In each of the tests, the questions are designed to be related to the role you will be doing so if you are applying to work in a bank, you can expect questions about financial issues, for example.
Below are the descriptions of the test types published by Saville.
Numerical Aptitude Test
In this assessment, you will be presented with information in the form of tables, graphs and statistics. In order to answer the questions correctly, you will need to quickly understand and analyse the data provided and choose from multiple-choice answers based on your interpretation of the information.
These tests are similar to numerical reasoning tests by other publishers, and you will have 24 minutes to complete this assessment.
Verbal Aptitude Test
In a similar way to verbal reasoning tests, the verbal aptitude test is an assessment of your ability to quickly read, understand and analyse information presented as a paragraph of text.
Each question will be presented as a statement relating to the paragraph, and you will need to decide if the statement is true, false, or you cannot say based on the given information.
This assessment is 24 minutes long, and you do not need any previous knowledge of the subject as all the information you need to answer the question is provided in the text.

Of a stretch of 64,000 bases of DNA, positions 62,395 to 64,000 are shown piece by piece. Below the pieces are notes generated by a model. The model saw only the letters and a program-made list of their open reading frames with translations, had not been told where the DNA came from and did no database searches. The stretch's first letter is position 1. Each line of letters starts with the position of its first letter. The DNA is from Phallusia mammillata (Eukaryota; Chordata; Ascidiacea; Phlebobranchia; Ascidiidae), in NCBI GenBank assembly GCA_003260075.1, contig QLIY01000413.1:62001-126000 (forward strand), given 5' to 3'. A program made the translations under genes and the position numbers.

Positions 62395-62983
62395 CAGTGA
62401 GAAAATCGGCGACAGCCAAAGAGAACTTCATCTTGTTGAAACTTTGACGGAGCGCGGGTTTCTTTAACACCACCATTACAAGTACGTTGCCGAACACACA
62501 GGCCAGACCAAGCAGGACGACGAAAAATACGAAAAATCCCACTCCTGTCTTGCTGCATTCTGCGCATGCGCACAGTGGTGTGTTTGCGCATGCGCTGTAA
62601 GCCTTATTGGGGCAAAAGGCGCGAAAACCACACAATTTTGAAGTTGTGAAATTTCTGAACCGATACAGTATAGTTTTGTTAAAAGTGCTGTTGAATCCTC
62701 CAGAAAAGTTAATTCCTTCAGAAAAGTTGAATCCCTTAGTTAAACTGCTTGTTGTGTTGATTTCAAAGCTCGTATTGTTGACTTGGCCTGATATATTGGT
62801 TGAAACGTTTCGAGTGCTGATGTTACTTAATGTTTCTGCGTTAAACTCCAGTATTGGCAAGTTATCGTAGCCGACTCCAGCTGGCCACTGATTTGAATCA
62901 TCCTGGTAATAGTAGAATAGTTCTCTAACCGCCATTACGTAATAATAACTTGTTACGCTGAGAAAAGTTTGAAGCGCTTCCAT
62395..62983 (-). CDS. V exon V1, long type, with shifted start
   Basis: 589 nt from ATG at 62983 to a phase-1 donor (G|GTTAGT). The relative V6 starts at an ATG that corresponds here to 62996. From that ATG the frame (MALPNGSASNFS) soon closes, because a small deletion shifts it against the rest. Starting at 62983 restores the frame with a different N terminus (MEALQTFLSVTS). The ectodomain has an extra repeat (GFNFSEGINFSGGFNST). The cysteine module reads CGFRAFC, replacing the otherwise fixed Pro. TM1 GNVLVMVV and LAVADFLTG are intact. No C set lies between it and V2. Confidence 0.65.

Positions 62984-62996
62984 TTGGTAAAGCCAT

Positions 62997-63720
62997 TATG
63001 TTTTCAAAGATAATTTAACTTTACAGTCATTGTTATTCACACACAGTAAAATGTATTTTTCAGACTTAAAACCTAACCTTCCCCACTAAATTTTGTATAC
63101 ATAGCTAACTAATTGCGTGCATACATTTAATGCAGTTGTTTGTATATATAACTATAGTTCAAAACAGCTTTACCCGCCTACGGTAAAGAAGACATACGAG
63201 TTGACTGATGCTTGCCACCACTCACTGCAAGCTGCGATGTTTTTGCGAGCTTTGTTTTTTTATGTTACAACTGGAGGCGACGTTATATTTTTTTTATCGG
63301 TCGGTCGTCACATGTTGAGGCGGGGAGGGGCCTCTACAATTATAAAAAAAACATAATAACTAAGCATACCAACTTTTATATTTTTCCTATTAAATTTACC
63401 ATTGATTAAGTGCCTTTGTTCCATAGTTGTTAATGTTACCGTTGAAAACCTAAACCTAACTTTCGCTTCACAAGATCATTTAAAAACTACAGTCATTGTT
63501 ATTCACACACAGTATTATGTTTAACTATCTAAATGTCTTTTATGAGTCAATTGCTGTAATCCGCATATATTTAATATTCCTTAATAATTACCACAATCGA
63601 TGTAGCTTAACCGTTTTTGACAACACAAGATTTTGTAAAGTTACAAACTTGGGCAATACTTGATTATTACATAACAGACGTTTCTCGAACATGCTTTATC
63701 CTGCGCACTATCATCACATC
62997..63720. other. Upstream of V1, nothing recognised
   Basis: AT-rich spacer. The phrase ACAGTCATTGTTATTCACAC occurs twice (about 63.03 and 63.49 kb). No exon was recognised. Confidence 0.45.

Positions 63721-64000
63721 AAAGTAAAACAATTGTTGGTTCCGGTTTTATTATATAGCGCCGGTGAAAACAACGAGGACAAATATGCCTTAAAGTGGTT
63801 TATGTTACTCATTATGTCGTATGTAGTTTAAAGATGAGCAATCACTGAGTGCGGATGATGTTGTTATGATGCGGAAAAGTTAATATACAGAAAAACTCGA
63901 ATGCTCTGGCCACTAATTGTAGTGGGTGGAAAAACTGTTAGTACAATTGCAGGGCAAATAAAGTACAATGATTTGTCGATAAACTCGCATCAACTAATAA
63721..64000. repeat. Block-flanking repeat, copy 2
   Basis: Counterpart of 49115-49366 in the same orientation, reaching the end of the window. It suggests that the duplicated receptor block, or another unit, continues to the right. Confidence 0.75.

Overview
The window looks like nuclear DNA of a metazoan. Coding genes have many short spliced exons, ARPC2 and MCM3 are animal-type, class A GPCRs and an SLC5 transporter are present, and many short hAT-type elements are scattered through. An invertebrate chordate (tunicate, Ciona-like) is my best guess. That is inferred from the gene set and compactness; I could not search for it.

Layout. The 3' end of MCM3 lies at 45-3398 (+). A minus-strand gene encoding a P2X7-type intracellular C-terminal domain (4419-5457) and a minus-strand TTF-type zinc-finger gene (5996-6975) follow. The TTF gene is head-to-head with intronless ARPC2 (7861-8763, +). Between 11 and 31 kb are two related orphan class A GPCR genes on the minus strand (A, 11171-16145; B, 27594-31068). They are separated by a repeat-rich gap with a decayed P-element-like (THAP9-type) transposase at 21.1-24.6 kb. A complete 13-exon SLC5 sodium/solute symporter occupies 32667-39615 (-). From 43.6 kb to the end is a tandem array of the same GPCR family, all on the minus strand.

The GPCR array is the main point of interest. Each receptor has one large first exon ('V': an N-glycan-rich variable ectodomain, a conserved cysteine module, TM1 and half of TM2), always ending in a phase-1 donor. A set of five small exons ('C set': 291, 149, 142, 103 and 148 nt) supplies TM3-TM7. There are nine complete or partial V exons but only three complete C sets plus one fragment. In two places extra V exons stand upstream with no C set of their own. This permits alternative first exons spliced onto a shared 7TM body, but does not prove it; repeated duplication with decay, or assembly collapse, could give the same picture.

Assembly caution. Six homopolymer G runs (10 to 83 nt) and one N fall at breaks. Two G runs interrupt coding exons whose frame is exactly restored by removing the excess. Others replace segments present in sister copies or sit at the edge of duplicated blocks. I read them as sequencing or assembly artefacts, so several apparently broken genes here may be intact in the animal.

Mechanical Aptitude Test
Mechanical aptitude tests are designed to assess your knowledge of principles like direction, force and movement, as well as how well you understand the way gears, levers and pulleys work. The content of these questions are not designed to be more challenging than secondary school level physics, but the structure and layout of the assessment can make it challenging.
Each question is based on an illustration or diagram, and the answers are multiple-choice. This assessment lasts 16 minutes and is mostly used for production or technician roles.
Diagrammatic Aptitude Test
In the diagrammatic aptitude assessment, each question is based on a procedure diagram that usually shows an input, the process, and then the output alongside a reference key.
The questions relate to your understanding of the operators and what needs to happen in the diagram to get to the required result, alongside some questions on fault finding.
Each question has a multiple-choice answer, and the test lasts for 24 minutes.
Abstract Aptitude Test